Americans love awards shows – the Oscars, the Grammys, the Emmys, and the Tonys. So we all watched eagerly as the nonpartisan Tax Foundation rolled out the red carpet and released “International Tax Competitiveness Index 2016.” The ranking rewards countries with low marginal rates to discourage businesses from fleeing abroad and simple systems to raise the most revenue with the fewest “economic distortions.”
Which of the 35 member states of the Organisation for Economic Co-operation and Development (OECD) took home the gold? Was it our own United States? Maybe some sunny Caribbean tax haven where international gangsters travel to sip Pina Coladas and light cigars with their money? Perhaps one of those dinky European “Grand Duchies” tucked away in the Alps with strict bank secrecy laws?
No, no, and no. The winner, for a third year in a row, is the polka-dancing, wife-carrying, ice-yachting land of – Estonia! That’s right, the Baltic country of just 1.3 million people, that most Americans couldn’t find on a map, has the most competitive tax system in the world. Surprised?
What makes tiny Estonia’s tax code so mighty? Try a 20% flat tax on earned income – the lowest top rate in the world. A 20% corporate rate with no tax on reinvested profits or double taxation of dividends. Property taxes based solely on land values, not buildings or improvements. A 20% value-added tax. And no taxes on foreign earned income, estates, or financial transactions.
Beyond Estonia, who are the top scorers? According to the ITCI:
  • Silver medalist New Zealand has “a relatively flat, low-rate income tax that also exempts capital gains (with a combined top rate of 33%), a well-structured property tax, and a broad-based value-added tax.”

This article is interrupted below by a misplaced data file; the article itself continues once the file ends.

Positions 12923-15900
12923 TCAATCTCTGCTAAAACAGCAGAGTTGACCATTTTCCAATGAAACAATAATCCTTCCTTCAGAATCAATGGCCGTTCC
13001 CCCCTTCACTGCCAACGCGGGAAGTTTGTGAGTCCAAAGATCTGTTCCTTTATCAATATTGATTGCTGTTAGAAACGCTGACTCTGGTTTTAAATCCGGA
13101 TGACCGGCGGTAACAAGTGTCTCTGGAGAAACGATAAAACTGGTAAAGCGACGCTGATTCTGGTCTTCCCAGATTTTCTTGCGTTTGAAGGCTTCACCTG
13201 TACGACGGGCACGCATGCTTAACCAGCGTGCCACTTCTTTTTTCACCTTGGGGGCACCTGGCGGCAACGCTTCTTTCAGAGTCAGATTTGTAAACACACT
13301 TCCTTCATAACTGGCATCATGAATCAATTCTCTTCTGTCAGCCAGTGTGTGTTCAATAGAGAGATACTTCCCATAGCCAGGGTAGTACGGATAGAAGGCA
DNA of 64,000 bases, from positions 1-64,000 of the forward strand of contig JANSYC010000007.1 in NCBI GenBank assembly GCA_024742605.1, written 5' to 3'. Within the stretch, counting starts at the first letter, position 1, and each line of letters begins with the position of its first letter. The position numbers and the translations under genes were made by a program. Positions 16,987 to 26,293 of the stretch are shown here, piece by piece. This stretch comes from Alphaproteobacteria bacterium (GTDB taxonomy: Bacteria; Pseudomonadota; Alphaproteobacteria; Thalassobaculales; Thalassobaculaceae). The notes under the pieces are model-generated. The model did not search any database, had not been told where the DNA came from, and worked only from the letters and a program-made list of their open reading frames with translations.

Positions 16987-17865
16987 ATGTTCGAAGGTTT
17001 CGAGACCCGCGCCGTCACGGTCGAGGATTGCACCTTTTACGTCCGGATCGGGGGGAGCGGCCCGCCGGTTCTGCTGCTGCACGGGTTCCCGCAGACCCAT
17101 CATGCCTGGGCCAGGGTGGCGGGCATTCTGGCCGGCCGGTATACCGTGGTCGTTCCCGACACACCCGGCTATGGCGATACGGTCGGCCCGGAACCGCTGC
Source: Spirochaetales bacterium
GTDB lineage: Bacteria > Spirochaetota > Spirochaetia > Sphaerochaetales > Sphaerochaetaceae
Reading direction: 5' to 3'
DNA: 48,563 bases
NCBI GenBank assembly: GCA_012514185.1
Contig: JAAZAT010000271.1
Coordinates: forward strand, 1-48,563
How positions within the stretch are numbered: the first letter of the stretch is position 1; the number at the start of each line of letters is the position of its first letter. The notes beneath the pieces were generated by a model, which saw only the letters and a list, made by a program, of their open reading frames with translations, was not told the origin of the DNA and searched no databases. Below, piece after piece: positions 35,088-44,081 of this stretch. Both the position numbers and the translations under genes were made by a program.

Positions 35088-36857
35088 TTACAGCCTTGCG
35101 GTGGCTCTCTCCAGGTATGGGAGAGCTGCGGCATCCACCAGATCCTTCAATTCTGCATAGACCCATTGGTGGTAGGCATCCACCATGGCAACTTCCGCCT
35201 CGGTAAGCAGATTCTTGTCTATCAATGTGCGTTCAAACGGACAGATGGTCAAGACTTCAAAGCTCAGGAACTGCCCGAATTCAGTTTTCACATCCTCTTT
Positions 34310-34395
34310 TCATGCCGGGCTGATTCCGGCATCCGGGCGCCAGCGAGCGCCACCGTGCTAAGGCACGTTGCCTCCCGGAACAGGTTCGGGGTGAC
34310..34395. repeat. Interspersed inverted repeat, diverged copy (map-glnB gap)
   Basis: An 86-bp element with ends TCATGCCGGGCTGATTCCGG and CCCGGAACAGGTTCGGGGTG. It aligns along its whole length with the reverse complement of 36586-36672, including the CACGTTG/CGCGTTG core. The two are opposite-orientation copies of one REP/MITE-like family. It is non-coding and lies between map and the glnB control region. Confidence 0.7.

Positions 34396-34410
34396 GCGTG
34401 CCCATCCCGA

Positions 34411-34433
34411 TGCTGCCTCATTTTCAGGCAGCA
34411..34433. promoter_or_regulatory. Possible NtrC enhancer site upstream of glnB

• Estonia’s neighbor Latvia, at #3, “has a relatively low corporate tax rate of 15%, speedy cost recovery, and a flat individual income tax.”
  • Fourth-ranked Switzerland has “a relatively low corporate tax rate (21.1%), a broad-based consumption tax, and a relatively flat income tax that exempts capital gains.”
  • Even socialist punching bag Sweden, which rounds out the top five, has “a lower than average corporate income tax rate of 22%, no estate or wealth taxes, and a well-structured value-added tax and individual income tax.”
Where does our internal revenue code fall on this international ranking? Well, it turns out, “we’re number 31!” (What kind of medal do you get for 31st place, anyway, styrofoam?) Among other demerits, we have the highest marginal corporate tax rate and some of the most complicated taxes out of the entire OECD.
Our tax code may not impress our fellow nations, but that doesn’t mean all hope is lost. It just means you have to plan a little harder to avoid paying more than your fair share. That’s where we come in. So call us for help, and start thinking where in the world you want to take your savings!

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